While it is a wonderful human virtue to learn from your mistakes, it is even better to learn from somebody else’s mistakes instead of your own. The following list of companies and celebrities have made enough embarrassing (and somewhat hilarious) social media mistakes for all of us to learn from.
Image via Flickr by myshutterrocks
The idea of an Ask Me Anything session on Reddit is that, well, you can ask anything. It can be a delightful session of honest conversation between a very interesting person and Redditors. Unfortunately, Woody Harrelson or his PR team didn’t seem to understand that. Instead of answering questions honestly, he plugged his movie Rampart at every chance and completely shot down personal questions. It became pretty clear that this was strictly a PR opportunity for his new movie, and that he had no interest in participating in a real AMA. It couldn’t have gone worse.
Lesson: Understand what something like an AMA requires before agreeing to it. And even when doing an event for promotional purposes, try to be a little (or a lot) more real with your audience.
Image via Flickr by Rosh Sillars
Chrysler has a great ad campaign that focuses around the idea of their cars being “imported from Detroit.” The ads are clever, even moving at times, as they talk about the “Motor City” and its hard-working citizens and history. So it’s really mind-boggling why they decided to bite the hand that feeds them with a tweet that reads, “I find it ironic that Detroit is known as #motorcity and yet no one here knows how to f****** drive.” The company that wrote the ad was quickly fired, and Chrysler apologized.
Lesson: After relying on a romantic picture of a place, person, or idea, don’t start insulting it. And also, don’t drop the F-bomb.
Image via Flickr by jdlasica
Ashton Kutcher got in trouble for a tweet complaining about Penn State firing Joe Paterno: “How do you fire Jo Pa? #insult #noclass as a hawkeye fan I find it in poor taste." In his defense, he said he didn’t know about the circumstances surrounding the decision. He issued an apology, and handed his Twitter account over to his media team. He should also probably consider reading a news article every now and then.
Lesson: When using your 16GB Nexus 4 phone to comment on sensitive topics, do your research and think twice about it. You’ll probably decide it’s a bad idea.
Image via Flickr by Mike Licht, NotionsCapital.com
McDonald’s hoped to spark nostalgia with their #McDstories hashtag, aimed to get people talking about memories of Happy Meals and McFlurries. Instead, the Twitter page filled up with horror stories and gripes from patrons and ex-employees. The worst part? McDonald’s cannot remove the Twitter page. So they now have a permanent festering site for anti-McDonald information—pretty much the opposite of what they hoped to create.
Lesson: Be really sure of the results before you start a Twitter hashtag campaign. And when in doubt, use Facebook so you can monitor results.
Image via Flickr by Frenchyme
In 2011, Kenneth Cole tried to play off the Egyptian uprising by tweeting, “Millions are in uproar in #Cairo…Rumor is they heard our new spring collection is now available.” The popular #Cairo hashtag had been used as a means to share and learn the latest updates on the uprising. People strongly criticized the brand for making light of the situation and using an international crisis as a marketing tool.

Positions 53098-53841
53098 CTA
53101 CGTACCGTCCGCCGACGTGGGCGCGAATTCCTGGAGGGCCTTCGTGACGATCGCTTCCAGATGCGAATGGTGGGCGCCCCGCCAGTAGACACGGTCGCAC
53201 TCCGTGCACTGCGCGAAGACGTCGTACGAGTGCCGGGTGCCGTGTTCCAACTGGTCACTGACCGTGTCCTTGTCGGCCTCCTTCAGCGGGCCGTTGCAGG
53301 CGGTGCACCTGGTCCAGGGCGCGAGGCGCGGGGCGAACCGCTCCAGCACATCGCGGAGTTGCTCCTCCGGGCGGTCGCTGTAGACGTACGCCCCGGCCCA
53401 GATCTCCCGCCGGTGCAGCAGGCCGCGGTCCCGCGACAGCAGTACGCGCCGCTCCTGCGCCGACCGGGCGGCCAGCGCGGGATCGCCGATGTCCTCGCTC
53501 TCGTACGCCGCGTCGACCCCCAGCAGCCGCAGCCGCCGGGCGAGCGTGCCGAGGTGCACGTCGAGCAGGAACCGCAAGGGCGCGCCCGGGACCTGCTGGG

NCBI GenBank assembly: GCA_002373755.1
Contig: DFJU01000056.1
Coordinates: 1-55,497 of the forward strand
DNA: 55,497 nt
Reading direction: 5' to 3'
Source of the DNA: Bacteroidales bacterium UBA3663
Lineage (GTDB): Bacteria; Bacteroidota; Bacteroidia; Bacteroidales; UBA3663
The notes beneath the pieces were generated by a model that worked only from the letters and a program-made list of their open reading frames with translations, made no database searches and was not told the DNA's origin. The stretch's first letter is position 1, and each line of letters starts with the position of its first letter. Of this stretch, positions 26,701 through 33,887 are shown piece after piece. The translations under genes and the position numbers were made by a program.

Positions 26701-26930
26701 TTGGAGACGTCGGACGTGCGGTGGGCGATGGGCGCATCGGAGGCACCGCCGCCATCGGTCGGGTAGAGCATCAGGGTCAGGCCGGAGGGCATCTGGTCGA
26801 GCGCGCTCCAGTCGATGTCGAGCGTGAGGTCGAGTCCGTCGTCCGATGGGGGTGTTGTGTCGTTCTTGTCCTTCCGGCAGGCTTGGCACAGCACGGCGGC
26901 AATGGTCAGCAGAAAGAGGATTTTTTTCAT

American Apparel experienced a similar backlash the next year with an email blast that gave a discount to those who were “bored” during Hurricane Sandy. Considering the death toll, property damage, and other serious repercussions of the storm, the Internet exploded with disapproval.
Lesson: Never use a national or international crisis as a way to further business.
Image via Flickr by Osman S Borutecene
Edgy, funny, and interesting ads are awesome. But whenever things possibly appear to approve of rape, it is a terrible, terrible idea. That’s what Belvedere Vodka learned with their “Unlike some people, Belvedere always goes down easy” ad, complete with the picture of a smiling man restraining a woman. Even after they made a significant donation to an anti-sexual violence organization, they (understandably) haven’t been forgiven.
Lesson: Never make light of sexual violence or abuse. Ever.
Image via Flickr by emosoda
In 2006, a blog called “Wal-Marting across America” popped up, telling the story of Jim and Laura, a writer and photographer who were RVing from Nevada to Georgia. As they stayed every night in Wal-Mart parking lots, the couple interviewed Wal-Mart employees who were always chipper and glowing with praise for their employer. It didn’t take long to figure out that the ultra-positive blog wasn’t just pure, unbiased journalism. Instead, it was entirely funded by Working Families for Wal-Mart, an organization founded by Wal-Mart’s PR firm, Edelman. Edelman flew the couple to Las Vegas, gave them an RV to travel in, created and titled the blog, “Wal-Marting across America,” and paid all travel expenses.
As word got out about who was truly behind the campaign, people were furious about the deception. Nowhere on the site or elsewhere was the financial relationship between the blog and organization clear, with the exception of a Working Families for Wal-Mart banner on the website and on the RV. Since then, the blog has been taken down and Edelman has issued an apology.
Lesson: Social Media users are too smart to outwit with a fake blog. If you are going to pull a publicity stunt, be honest about it.
There will, of course, be plenty more stories like these in years to come as even PR companies who should know better keep making silly Social Media mistakes. What are the most hilarious Social Media mistakes you’ve seen?